Hometown Hero A Voice for Autistic Children Realtor® offers support to her local autism community.
Some medical experts say that 1 in 166 children in the United States will be diagnosed with autism this year. In fact, the Centers for Disease Control and Prevention have classified autism—a complex brain disorder that inhibits an individual’s ability to communicate, form relationships and interact with people—as the fastest-growing developmental disability in the nation.
“It’s more common than pediatric cancer, childhood diabetes and AIDS combined,” says Susan Maxwell, a sales associate with Premier Realty Group in Stuart, whose own son was diagnosed with autism when he was 18 months old.
As a liaison for parents of children with autism throughout the Jensen Beach community, Maxwell helps parents cope with their child’s diagnosis by sharing information about her now-9-year-old son, Matthew, and the progress he has made. Her son is enrolled in a special program at Jensen Beach Elementary that’s designed to integrate autistic children into regular classrooms. She says that about 10 children initially attended the program but that it’s grown to about 40 students.
“Before I had Matthew, the only thing I knew about autism was [the movie] ‘Rain Man,’” she says. “What we’re trying to do at the Jensen Beach Elementary program is help people understand that children with autism can go on and do wonderful things in our society. The diagnosis isn’t the end of social experiences for their child or family. A lot of these children are going to college and holding down jobs. Our focus [is on] helping them grow to be productive and valuable members of our society.”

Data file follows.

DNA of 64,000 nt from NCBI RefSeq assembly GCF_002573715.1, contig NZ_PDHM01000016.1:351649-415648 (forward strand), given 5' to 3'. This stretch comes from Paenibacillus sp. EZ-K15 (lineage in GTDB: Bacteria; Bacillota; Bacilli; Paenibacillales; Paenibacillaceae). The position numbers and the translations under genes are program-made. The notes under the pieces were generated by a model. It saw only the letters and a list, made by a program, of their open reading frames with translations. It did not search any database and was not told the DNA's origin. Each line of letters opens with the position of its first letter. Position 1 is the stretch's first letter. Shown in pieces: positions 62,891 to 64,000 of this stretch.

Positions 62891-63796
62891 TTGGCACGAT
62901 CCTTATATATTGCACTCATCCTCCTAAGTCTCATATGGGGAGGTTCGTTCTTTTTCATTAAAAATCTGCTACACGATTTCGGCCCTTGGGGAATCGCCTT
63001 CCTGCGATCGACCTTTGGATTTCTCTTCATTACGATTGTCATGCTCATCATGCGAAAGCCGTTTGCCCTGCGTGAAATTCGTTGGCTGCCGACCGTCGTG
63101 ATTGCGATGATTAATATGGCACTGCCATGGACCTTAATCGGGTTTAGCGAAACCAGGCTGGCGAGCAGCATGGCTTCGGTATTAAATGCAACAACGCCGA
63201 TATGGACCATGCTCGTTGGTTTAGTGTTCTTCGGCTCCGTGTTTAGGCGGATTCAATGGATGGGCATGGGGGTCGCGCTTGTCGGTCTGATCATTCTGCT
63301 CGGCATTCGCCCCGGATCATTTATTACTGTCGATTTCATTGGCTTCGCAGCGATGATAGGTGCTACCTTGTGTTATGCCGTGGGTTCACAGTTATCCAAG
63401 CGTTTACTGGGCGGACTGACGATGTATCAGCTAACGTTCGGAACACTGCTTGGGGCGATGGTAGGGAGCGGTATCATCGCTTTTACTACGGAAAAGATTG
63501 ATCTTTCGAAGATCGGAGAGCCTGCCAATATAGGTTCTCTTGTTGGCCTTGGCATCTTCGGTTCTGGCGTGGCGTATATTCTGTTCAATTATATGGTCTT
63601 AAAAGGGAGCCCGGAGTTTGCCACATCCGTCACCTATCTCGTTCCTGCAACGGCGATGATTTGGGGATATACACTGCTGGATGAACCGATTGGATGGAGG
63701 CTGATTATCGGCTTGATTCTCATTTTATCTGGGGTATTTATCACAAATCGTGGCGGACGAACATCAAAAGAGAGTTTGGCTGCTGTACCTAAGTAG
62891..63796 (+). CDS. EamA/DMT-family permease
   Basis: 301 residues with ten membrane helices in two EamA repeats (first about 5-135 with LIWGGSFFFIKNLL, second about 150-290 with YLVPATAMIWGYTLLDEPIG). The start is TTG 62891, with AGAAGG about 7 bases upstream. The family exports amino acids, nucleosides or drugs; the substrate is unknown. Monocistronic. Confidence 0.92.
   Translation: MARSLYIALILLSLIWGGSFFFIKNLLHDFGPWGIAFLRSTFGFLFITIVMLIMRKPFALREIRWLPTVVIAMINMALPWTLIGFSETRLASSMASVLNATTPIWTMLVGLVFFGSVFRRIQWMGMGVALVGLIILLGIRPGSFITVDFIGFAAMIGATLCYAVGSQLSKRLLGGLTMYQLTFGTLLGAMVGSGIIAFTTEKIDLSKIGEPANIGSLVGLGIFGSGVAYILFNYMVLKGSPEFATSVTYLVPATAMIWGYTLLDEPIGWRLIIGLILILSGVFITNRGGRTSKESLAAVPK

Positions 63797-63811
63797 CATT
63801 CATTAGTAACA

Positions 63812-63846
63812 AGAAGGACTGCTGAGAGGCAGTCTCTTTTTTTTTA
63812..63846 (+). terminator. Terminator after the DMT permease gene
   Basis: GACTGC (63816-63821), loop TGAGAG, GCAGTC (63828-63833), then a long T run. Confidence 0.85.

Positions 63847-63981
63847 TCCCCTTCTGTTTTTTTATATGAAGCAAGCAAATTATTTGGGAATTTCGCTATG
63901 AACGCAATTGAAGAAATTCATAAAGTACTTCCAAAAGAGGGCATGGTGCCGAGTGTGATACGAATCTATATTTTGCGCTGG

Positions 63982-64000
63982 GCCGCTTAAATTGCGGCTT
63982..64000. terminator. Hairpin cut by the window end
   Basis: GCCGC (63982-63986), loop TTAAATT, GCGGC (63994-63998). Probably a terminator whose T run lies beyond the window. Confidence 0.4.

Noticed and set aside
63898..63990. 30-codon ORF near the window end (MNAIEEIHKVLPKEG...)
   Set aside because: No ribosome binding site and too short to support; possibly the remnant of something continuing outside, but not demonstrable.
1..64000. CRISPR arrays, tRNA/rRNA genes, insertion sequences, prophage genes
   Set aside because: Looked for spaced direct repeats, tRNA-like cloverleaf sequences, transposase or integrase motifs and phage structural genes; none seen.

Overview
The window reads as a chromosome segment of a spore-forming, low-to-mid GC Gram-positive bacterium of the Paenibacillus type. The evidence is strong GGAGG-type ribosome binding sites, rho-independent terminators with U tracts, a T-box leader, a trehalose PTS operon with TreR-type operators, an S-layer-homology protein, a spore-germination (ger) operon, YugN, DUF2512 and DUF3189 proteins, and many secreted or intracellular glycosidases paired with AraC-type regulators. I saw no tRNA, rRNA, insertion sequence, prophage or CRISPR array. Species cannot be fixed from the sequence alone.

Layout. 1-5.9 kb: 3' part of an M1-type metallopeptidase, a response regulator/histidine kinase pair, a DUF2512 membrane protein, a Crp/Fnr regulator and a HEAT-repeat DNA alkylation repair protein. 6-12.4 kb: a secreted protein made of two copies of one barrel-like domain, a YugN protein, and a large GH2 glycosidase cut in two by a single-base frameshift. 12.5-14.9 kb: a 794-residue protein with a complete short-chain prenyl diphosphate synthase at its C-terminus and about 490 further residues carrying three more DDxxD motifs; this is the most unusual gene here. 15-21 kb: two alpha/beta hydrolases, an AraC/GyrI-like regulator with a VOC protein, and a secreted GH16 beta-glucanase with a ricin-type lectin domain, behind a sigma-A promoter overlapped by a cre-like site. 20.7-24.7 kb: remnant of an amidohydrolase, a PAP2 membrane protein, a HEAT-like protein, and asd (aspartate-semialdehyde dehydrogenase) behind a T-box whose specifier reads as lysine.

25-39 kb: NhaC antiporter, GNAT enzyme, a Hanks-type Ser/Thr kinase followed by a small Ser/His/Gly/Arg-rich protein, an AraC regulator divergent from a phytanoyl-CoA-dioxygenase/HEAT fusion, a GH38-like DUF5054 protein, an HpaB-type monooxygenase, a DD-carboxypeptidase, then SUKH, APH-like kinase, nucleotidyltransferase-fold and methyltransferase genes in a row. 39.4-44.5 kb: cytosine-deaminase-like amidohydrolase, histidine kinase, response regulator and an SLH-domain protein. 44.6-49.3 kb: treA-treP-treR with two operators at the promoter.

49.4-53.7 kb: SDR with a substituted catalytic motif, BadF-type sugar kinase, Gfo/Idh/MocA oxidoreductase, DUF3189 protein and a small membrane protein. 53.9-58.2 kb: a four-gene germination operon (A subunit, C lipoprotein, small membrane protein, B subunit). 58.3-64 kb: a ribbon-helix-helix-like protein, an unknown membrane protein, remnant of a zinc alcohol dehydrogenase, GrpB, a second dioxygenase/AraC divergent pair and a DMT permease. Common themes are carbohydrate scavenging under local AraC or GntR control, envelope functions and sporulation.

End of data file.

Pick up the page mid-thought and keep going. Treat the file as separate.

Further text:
When Maxwell’s son was diagnosed, none of his therapies was covered by insurance because autism wasn’t classified as a physical or neurological disorder, she says. “Families bankrupted themselves paying for treatment, or they [just] went without it. All the programs that we were paying for when Matthew was younger are now offered free—speech and occupational therapy— at the elementary school.”
There is no cure or definitive cause of autism, says Maxwell, but amazing strides have been made in recent years to help these children. “Whatever the cause, it’s something that we deal with, and parents like me are just so blessed and fortunate to have so many therapists and teachers working with our children.”
Maxwell also helps raise money for the program through various fund-raisers and charity golf events, and helps with the organization’s monthly parent get-togethers and a support group. “Our social group is with the moms and dads once a month. We also do golf days with the dads. It gives us camaraderie and lets us talk with others who understand. I want to tell everybody that autism is not the end of the world. It’s just a different world.”
She also donates a portion of her commissions to benefit classroom act-ivities as well as the Martin County Autism Program. Want to Contribute?
To contact Susan Maxwell, call her at (772) 486-4642, send an e-mail to firstname.lastname@example.org
or visit www.GabeSanders.com